A living document that should provide clear and concise answers to all of the questions below, with information added and updated as the project progresses. The information in a project charter is critical for obtaining leadership commitment to provide the necessary resources for completion of the project. This tool is one of the principle communication tools for all project stakeholders.

Answers the questions:
  • Why is this project important?
  • Who is responsible for the success of this project?
  • What are the expected benefits of this project?
  • When should the expected benefits begin to accrue and for how long?
  • Where are improvement efforts being focused?
When to Use Purpose
Start of project Broadly define the project (initial scope, preliminary estimates of benefits, performance goals, estimated start and completion time, and so on).
Start of project Assign project team members.
Start of project Provide rationale for the project by linking the project to stakeholder needs or requirements.
Start of project Provide a problem statement for the project and a clear definition of the defect that is the focus of the project.
Mid-project After establishing a baseline for a project, update the information regarding process performance, improvement goals, and estimated benefits.
Mid-project Continuously update information as the project progresses.


No data requirements exist because you only use this tool to collect and organize data.


  1. The project selection team often writes an initial project charter, which contains the following information:
    • Team (champion, process owner, project leader, and finance representative)
    • Title and problem statement
    • Initial estimate of defect rate
    • Preliminary defect reduction goal
    • Initial benefits estimates
    • Start date and estimated completion date
    • Executive summary outlining stakeholder benefits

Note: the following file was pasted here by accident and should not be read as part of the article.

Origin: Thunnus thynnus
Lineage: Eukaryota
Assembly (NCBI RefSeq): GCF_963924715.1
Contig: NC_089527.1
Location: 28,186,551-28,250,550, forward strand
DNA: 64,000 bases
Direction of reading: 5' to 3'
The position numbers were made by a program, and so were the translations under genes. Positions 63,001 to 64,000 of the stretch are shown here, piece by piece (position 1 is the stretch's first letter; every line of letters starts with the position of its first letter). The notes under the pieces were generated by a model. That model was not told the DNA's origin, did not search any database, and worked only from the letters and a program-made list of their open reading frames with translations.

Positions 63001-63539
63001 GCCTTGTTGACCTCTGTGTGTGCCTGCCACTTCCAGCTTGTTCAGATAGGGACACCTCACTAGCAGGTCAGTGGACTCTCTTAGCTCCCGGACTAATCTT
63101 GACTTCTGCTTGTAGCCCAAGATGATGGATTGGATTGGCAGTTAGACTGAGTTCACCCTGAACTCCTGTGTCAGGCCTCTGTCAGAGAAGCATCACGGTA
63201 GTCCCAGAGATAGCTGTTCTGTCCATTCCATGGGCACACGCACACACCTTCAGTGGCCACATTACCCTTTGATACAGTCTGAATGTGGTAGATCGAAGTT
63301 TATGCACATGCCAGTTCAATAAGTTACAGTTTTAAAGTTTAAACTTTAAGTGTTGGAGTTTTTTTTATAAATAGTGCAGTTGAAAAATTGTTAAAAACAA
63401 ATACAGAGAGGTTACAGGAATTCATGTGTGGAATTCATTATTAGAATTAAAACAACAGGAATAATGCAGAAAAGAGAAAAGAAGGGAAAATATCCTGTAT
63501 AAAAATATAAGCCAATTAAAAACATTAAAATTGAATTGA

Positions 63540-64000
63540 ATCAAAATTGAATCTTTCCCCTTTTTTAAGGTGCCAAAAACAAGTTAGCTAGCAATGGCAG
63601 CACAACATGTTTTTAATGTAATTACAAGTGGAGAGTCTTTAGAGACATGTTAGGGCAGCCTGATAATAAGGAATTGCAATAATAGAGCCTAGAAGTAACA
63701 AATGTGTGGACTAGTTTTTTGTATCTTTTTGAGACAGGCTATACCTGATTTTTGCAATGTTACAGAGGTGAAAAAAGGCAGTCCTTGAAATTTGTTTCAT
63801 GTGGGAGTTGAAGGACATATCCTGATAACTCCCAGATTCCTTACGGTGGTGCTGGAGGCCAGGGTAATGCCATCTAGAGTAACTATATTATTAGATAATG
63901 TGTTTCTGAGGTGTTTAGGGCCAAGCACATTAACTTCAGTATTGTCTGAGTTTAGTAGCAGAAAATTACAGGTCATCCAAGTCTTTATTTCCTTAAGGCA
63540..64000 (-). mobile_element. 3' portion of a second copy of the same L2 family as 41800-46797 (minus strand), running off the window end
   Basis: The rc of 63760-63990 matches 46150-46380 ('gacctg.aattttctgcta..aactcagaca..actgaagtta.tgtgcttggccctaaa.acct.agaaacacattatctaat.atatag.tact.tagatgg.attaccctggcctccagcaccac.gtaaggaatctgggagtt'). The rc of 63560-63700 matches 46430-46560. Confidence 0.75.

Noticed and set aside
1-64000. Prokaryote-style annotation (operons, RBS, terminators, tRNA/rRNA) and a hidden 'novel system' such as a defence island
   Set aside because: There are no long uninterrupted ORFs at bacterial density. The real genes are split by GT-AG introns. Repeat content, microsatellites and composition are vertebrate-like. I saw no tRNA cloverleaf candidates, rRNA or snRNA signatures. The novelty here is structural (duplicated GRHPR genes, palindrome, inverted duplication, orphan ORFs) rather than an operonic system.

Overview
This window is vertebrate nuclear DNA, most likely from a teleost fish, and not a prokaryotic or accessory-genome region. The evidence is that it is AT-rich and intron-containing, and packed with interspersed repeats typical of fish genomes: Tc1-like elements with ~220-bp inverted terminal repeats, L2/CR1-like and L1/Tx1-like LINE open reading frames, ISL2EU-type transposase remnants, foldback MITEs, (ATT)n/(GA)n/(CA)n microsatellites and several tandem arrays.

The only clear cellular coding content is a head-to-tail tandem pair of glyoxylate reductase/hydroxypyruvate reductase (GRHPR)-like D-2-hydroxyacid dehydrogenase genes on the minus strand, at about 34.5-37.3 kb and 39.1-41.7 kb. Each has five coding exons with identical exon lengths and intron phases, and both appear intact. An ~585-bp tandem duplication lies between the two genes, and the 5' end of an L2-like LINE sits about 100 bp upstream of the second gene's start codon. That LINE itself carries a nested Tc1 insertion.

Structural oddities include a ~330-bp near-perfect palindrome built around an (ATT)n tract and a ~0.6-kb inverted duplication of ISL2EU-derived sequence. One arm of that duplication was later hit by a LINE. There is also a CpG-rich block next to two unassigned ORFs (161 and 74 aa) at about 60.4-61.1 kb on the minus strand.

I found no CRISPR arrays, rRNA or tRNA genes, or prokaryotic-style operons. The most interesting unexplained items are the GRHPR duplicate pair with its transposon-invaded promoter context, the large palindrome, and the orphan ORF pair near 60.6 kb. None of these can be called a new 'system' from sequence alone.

2. The project leader provides a clear definition of the defect to reduce as well as what constitutes a defect opportunity.
  3. The team members should sign the project charter prior to launching the project.
  4. Record the collected information in the project charter.
  5. Update information in the project charter as the project progresses.
  6. Most commonly, you update the benefits section of the project charter after you establish a baseline for the process, which also implies that you have evaluated the measurement system.
  7. Most commonly, you include finalized benefits information and performance metrics at the time you hand off the project to the process owner.


  • Remember the completion date is generally an estimate and you may need to revise it as the project progresses.
  • Organizations should standardize defect metrics. For example, usually Six Sigma projects use long-term DPMO, or PPM (what the customer feels), and short-term Z-bench (a measure of entitlement).
  • The importance of having Champion/management support is critical when the project affects or needs the support of a function/organization separate from the one doing the project. Evaluate the feasibility of such projects carefully.
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